While investors remember to do their due diligence on the property they're considering, many forget to do the same on the expert they're thinking about using.
We're all for property investors asking around for advice and finding experts. However, not all experts are made equal.
At Smart Property Investment’s recent Roundtable, editor Phillip Tarrant facilitated discussion by explaining that the reason the Property Investment Professionals of Australia (PIPA) organisation was an attractive concept was the advocacy of “due diligence, research, surrounding yourself with professionals who can actually help you make more informed and smart property investment decisions.”
“The challenge I think PIPA has in the wider industry is this whole idea of regulation legislation. Where brokers and financial planners have a framework to worth within, it doesn’t really go up to the property investment industry. So anyone can offer property investment advice.
“Yes, a lot of people do have some education an experience, some may be a real estate agent or a mortgage broker, but there’s no formal qualification which property investment professionals can aspire to until PIPA brought in the QPIA (Qualified Property Investment Adviser).”
Propertyology’s Simon Pressley agreed with this. “A lot of property investors are influenced too easily by mortgage brokers, accountants, solicitors, people that probably have a certain degree of status, but they probably don’t know more about property than the mechanic,” he explained.
For this reason, in the current environment it’s more important than ever to know what to look for and how to navigate the advise minefield.
This may include asking them which associations they are accredited with, such as PIPA, REBAA or other industry bodies, as well as asking them for clarification about their qualifications.
Stuart Zadel from TGR seminars explains that you need to be aware when offered free advice and education.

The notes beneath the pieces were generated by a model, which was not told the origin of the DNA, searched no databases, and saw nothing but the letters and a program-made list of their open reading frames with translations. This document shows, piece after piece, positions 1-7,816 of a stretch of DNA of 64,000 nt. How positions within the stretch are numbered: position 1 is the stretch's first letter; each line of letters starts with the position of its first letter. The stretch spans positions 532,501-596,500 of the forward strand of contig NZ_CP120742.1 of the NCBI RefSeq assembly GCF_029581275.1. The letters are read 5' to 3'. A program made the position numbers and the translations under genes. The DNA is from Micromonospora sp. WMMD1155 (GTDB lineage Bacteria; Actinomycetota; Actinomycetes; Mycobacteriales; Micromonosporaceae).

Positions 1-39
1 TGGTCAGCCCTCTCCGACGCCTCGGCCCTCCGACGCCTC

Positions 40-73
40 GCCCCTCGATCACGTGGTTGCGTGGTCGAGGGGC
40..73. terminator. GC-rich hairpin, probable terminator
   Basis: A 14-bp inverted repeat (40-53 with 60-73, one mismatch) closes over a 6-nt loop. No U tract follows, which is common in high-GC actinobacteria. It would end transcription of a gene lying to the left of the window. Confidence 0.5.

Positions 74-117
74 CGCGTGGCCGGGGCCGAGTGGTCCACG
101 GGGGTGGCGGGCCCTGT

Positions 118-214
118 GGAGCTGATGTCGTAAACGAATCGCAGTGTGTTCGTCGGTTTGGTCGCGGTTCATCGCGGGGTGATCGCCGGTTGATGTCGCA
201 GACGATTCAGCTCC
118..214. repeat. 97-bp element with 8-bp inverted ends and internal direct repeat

“[Many companies] make huge commissions on the investment properties they market or sell to you off developers. Are they working in your best interest?
“Maybe, maybe not,” Mr Zadel says.
He suggests the following questions should be asked to ensure they are dealing with someone reputable:
- What results have you achieved? How can these be verified?
- What results have your clients/students achieved? How can this be verified?
- How long have you been doing this strategy?
- How have you made your money?
- When did you make your money?
- Have there been/or are the proposed any government legislated changes that would affect this advice/strategy today I should be aware of?
- If I was to follow your strategy/advice, 5 years from now, what is my likely outcome/position?
Real Wealth Australia’s Helen Collier-Kogtevs also has a number of questions she suggests investors ask.
- Investors need to be ensuring their sources of advice can answer the following satisfactorily:
- What size and type of portfolio do you have?
- What kind of one-on-one support do you offer?
- What resources and tools will you provide?
- What type of strategy do you teach (is it ‘one plan fits all’ or tailored to my specific situation)?
- How will I benefit from your experience and mistakes you have made in the past?
At the end of the day, with the responses given, you need to make your own decision.
What questions and checking procedures do you go through to ensure you’re dealing with the best operator? Let us know: [email protected]
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